There’s also a replaceable heel bumper and reflective panel at the back, and the shoes weigh 570g for the pair in a size 45.
£160 / US$200 / AU$249.95
Maap Micro Dot Sock
Melbourne outfit Maap has a massive catalogue of socks that come in just about every colour and design imaginable. Made with a nylon cotton blend the six inch socks are comfy and just the right height. At first glance the they appear to be polka dotted, however if you look closely the dots are actually little Ms.
Cool designs and sock height aside, our favourite part about these socks is they are made in Australia.
£17 / US$23 / AU$30
Altura Podium Elite jersey and bibs
Awash in trademarked technology, including Altura’s own DryTM fabrics, ErgoFitTM 3D patterning and Draft VentingTM cooling zones, the Podium Elite range is clearly tailored to the racing market. The Podium jersey features no less than five pockets, ensuring you’ll have a hard time deciding where to put things.
The bibs have silicon grippers to guarantee no embarrassing thigh exposures and the chamois comes with more TMs in Altura’s ProGel padding.
Safety features come courtesy of reflective trimmings on both the jersey and shorts for those speedy early morning commutes.
Jersey – £75 / US$TBC / AU$TBC
Bibs – £100 / US$TBC / AU$TBC
Specialized Road Bandit
Integrated storage solutions have picked up steam in recent years and Specialized seem to be leading the way with their SWAT system, which stands for Storage, Water, Air and Tools.
The Road Bandit, pictured here on a Power saddle, has been designed to hold an inner tube (up to 80mm valve), a tyre lever (just one, sadly), CO2 cartridge and inflator, all neatly tucked away under your saddle.
On-bike and clothing solutions have allowed Specialized to apply SWAT across their range so riders have to worry less about where to keep spares.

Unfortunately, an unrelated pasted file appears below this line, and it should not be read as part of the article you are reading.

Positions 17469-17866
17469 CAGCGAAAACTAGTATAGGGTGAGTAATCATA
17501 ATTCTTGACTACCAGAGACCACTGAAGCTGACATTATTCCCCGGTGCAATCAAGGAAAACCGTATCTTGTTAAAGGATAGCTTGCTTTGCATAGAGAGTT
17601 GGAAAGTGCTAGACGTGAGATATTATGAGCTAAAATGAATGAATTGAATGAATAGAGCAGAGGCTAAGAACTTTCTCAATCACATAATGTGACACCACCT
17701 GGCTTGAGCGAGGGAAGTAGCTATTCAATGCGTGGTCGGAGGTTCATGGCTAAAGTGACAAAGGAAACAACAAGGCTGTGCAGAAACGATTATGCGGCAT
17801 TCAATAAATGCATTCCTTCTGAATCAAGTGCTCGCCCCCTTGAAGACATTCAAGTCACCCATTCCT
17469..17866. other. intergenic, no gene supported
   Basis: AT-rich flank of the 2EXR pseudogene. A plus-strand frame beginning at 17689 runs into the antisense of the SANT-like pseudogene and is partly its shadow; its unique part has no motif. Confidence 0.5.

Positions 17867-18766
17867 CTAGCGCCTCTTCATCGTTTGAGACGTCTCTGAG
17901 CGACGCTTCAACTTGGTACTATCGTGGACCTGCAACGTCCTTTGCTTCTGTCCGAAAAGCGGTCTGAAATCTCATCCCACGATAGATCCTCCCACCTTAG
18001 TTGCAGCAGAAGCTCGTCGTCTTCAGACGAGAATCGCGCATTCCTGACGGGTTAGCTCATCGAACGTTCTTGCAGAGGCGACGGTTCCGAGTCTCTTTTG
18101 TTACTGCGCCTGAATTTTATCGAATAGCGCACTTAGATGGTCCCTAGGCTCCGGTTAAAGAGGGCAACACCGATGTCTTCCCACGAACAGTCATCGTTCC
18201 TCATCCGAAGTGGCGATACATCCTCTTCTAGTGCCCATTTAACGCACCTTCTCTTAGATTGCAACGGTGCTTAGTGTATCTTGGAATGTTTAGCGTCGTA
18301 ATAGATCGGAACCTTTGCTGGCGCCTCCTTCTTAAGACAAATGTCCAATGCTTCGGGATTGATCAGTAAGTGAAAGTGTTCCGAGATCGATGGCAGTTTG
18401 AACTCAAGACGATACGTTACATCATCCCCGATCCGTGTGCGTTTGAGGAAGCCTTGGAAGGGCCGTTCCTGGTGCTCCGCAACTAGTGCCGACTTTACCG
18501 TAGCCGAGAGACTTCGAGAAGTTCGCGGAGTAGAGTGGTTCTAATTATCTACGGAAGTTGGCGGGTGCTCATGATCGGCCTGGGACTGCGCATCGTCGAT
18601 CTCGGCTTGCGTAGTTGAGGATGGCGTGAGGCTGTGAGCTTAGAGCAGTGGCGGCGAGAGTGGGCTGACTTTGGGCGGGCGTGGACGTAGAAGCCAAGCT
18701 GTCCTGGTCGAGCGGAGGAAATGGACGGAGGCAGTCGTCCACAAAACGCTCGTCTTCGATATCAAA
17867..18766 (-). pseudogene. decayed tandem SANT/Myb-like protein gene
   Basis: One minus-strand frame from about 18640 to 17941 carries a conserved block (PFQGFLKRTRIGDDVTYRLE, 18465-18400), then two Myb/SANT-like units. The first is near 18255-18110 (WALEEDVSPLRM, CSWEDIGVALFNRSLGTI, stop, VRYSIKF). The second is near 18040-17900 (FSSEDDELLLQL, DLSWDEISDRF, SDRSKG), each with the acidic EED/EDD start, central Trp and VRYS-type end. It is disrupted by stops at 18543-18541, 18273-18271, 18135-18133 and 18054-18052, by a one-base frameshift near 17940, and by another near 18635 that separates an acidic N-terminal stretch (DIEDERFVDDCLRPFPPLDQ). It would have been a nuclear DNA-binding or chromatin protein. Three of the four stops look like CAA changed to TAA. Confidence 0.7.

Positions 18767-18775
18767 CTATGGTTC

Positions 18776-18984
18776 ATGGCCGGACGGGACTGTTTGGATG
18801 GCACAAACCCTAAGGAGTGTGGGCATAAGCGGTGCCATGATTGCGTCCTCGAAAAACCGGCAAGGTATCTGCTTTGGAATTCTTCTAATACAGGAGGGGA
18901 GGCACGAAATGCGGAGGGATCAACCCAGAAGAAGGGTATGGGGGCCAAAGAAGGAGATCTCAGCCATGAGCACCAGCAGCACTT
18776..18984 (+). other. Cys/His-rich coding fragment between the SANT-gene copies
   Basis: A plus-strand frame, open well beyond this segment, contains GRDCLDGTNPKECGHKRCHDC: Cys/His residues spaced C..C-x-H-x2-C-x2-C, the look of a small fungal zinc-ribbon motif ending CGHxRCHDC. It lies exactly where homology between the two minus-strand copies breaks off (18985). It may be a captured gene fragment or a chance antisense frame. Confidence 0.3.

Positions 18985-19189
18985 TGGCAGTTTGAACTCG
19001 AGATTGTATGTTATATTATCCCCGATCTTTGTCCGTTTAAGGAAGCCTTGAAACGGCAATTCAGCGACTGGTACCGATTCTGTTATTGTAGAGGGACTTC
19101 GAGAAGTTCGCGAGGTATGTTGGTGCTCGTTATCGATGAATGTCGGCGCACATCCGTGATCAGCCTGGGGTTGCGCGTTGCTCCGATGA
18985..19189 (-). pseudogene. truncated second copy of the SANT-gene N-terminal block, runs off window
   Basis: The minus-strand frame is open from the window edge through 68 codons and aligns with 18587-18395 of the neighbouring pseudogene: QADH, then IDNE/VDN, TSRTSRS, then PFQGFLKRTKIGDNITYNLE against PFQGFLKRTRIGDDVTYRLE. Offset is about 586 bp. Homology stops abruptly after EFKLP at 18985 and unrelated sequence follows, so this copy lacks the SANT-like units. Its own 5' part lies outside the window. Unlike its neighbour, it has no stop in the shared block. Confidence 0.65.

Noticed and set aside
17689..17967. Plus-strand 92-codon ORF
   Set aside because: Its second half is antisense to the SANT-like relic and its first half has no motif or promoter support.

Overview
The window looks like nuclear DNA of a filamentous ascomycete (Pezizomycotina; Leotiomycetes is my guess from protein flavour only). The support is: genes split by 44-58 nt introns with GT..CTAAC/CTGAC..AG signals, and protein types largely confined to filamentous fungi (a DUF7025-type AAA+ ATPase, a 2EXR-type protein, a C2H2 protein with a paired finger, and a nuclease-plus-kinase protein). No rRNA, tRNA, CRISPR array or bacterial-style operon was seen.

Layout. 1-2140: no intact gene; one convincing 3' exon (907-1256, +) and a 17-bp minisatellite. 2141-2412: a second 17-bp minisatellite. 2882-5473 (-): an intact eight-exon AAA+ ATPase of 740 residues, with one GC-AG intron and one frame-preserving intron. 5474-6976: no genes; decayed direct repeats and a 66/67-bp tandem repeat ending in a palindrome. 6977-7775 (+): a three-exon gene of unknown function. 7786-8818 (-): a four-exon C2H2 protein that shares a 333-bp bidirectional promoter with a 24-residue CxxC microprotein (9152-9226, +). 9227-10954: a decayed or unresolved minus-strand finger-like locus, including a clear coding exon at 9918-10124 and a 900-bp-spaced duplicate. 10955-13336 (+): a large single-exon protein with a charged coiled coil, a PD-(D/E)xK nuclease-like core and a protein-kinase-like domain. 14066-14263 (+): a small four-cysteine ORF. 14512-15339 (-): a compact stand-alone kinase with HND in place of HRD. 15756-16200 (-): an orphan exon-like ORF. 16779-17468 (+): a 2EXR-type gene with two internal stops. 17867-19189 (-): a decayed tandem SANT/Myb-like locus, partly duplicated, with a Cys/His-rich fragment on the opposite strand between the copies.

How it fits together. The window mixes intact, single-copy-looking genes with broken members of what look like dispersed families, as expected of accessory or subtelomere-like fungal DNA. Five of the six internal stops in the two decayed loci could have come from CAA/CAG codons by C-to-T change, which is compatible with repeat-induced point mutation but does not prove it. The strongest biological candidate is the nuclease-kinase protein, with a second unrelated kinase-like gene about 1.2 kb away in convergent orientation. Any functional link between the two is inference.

£TBC / US$40 / AU$TBC
Bell Gage MIPS
Worn by Steven Kruijswijk who came agonisingly close to Maglia Rosa glory back in May, the Bell Gage MIPS is Bell’s top-of-the-line road helmet.
The 26 vents ensure maximum ventilation, while reflective detailing provides additional visibility. The Gage MIPS comes in three colours: matt black, white and black/red (pictured here).
The advertised weight is 243g (on the scales our size M weighed in at 239g) putting it at a comparable weight with other top-of-the-line MIPS helmets, but at a more wallet friendly price tag.
£150 / US$195 / AU$N/A
Cateye Padrone Smart+
If carrying a smartphone and a GPS bike computer feels too much like carrying the same device twice, then keep reading as the Cateye Padrone Smart+ utilises the power of your phone in its lightweight package.
At only 41g (without mount) the Padrone Smart+ comes with route navigation, wireless ride uploads with call, text and emails alerts, and matches functionality of some other computers but at a much more wallet-friendly cost.
If your bike is already kitted out in full Bluetooth sensors then you can use the Padrone Smart+ in what Cateye calls Sensor Direct mode. This means no GPS data but, in a race for example, you probably know where you're going anyway.
£80 / US$N/S / AU$N/A